Windows join endangered list

May 4, 2009
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Bush StadiumThe Historic Landmarks Foundation of Indiana has added four new structures and an architectural feature to its annual list of the 10 Most Endangered Hoosier landmarks. Additions to the list include the Indiana Soldiers’ and Sailors’ Children’s Home in Knightstown, Jacobs Wild Animal Circus Barns in Peru, the Old Perry County Courthouse in Rome and the Snow Hill Covered Bridge in Franklin County. The only Indianapolis structure to make this year's list is Bush Stadium (shown above), the former home of the Indianapolis Indians, which also made the list last year. One of the Top 10 was not a building but rather an architectural feature. The Foundation says historic windows are being replaced at "an alarming rate" mainly due to attempts at energy efficiency. "Well-maintained original windows will last much longer than vinyl replacements, sparing landfills of both the originals and the replacements," the Foundation says. "In this era of necessary thrift and conservation consciousness, Historic Landmarks suggests returning to the save-and-repair ethic of earlier generations rather than falling for sales pitches that result in waste and drastic loss of architectural significance." The Foundation removed three structures that appeared on last year's list— Indianapolis Public School #97, the Colgate-Palmolive factory complex and giant clock in Clarksville and the Jennings Building in New Castle.

Here's the full list:
1. Historic windows, statewide
2. Indiana Soldiers’ and Sailors’ Children’s Home, Knightstown
3. Jacobs Wild Animal Circus Barns, Peru
4. Old Perry County Courthouse, Rome
5. Snow Hill Covered Bridge, Franklin County
6. Bush Stadium, Indianapolis
7. Old Lowell School, Lowell
8. Maple Grove Road Rural Historic District, Bloomington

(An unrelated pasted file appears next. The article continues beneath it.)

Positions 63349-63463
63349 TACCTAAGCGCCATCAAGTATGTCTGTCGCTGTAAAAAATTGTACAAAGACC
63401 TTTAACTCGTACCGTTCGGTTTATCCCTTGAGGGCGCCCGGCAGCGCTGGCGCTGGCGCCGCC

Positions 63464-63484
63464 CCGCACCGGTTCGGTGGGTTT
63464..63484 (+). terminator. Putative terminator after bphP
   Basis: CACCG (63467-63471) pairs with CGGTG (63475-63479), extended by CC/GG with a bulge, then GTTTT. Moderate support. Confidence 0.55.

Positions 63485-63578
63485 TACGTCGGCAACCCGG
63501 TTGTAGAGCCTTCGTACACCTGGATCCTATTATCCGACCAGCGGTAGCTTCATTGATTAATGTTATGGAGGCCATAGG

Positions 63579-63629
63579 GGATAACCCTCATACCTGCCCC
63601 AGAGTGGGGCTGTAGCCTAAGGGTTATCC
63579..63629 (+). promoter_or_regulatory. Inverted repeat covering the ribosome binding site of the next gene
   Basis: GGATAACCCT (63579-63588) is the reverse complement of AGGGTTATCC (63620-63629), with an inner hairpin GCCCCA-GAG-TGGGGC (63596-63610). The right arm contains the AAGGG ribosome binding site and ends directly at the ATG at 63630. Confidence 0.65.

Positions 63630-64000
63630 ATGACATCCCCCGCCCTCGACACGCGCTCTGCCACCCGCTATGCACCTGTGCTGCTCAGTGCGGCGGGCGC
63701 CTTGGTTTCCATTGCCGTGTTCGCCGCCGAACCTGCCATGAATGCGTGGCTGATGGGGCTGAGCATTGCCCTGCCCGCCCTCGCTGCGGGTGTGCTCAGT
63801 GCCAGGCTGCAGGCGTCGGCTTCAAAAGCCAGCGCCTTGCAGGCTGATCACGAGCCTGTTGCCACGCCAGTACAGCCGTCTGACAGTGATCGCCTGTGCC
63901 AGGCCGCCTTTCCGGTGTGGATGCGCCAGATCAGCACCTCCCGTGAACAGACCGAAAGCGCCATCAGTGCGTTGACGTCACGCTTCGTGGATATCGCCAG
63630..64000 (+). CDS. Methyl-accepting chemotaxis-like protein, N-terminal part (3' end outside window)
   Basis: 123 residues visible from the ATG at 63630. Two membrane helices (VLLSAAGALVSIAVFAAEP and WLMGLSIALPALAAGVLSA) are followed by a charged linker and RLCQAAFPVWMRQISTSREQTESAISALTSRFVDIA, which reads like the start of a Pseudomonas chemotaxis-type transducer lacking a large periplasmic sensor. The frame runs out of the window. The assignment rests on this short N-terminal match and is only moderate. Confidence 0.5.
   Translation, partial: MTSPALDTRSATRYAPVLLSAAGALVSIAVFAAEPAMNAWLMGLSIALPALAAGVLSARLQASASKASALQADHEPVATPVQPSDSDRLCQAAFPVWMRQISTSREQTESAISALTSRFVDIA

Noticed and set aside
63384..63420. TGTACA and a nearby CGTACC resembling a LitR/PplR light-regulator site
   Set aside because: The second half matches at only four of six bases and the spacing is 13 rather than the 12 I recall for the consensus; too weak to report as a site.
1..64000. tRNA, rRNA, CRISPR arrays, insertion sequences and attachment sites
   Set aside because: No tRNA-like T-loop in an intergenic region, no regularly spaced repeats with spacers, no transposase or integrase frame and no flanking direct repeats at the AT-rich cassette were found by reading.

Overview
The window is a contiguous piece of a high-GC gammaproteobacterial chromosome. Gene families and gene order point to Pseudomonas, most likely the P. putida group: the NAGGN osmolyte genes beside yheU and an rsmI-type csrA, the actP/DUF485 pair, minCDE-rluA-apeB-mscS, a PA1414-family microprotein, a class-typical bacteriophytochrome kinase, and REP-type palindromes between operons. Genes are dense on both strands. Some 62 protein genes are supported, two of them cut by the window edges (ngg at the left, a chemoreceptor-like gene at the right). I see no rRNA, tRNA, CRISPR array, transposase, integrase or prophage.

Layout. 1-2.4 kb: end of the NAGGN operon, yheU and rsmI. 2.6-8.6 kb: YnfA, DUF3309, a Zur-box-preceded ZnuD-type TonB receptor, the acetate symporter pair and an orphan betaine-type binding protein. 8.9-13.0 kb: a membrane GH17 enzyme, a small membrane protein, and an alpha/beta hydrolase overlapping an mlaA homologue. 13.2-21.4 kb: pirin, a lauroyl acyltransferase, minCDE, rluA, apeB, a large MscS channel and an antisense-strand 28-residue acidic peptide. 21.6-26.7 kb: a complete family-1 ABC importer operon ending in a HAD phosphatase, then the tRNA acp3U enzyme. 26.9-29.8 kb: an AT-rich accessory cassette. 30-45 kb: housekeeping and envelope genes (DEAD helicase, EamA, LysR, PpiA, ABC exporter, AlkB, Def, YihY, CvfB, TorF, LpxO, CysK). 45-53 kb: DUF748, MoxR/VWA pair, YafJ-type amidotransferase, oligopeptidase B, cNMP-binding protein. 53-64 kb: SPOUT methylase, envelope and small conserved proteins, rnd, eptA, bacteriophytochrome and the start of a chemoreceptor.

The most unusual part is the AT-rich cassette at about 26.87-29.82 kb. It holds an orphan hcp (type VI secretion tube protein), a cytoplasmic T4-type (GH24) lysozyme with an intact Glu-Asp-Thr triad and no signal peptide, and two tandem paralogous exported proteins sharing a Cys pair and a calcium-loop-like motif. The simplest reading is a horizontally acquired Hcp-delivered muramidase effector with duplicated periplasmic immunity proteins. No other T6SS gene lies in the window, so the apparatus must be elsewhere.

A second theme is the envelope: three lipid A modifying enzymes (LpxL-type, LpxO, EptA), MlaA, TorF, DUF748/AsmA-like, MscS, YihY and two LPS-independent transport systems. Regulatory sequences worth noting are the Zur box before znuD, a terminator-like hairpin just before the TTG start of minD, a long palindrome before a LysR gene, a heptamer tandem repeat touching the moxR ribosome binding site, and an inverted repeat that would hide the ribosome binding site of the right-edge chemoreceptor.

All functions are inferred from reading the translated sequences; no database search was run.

9. Syracuse Depot, Syracuse
10. Washington Avenue Historic District, Evansville
  • Kudos on the windows! The replacement window industry has duped the public for long enough. Each year I see more and more home owners in my neighborhood throw out their beautiful old windows that just need a little TLC for ugly vinyl units that *might* last 10-15 years. They will never recoup their replacement cost in energy savings. What a waste; someone is getting rich and it certainly isn't the home owner. The better solution is caulk and a good storm. Also, Indianapolis has several craftsman who will restore windows to perfect functionality for a lot less than it costs to replace. The throw-away mentality that permeates our society isn't good for anyone. I wish HLFI could counter the endless commercials for replacement windows with some PSAs--people just don't know better.
  • Perfect functionality? Give me a break! Perfect functionality should be a combination of features vs. benefits, not just having the sashes actually MOVE up and down. There are many valid issues to debate about this topic, none of which are really worthy of this forum.

    The point is that we should be more forward thinking, and stop valuing old stuff just because it is old. While vinyl windows may not be one of them, occasionally, new products actually exceed EVERY performance standard met by a historic product. And the window market is no different. Each situation warrants an appropriate solution, but there is no catch all fix for the window issue.
  • I agree with Wheat... Homeowners don't realize that replacing windows usually does NOT increase their property values. In many areas, like Meridian-Kessler, Butler-Tarkington, and so forth it can actually DECREASE their property values. That said, I don't want to put the new window people out of business. If only they could open an efficient Window Refurbishing Department. Most people think it will be too expensive to repair/refurbish their existing windows. If the window companies could also make money doing the refurbishing, there wouldn't be this unseemly problem.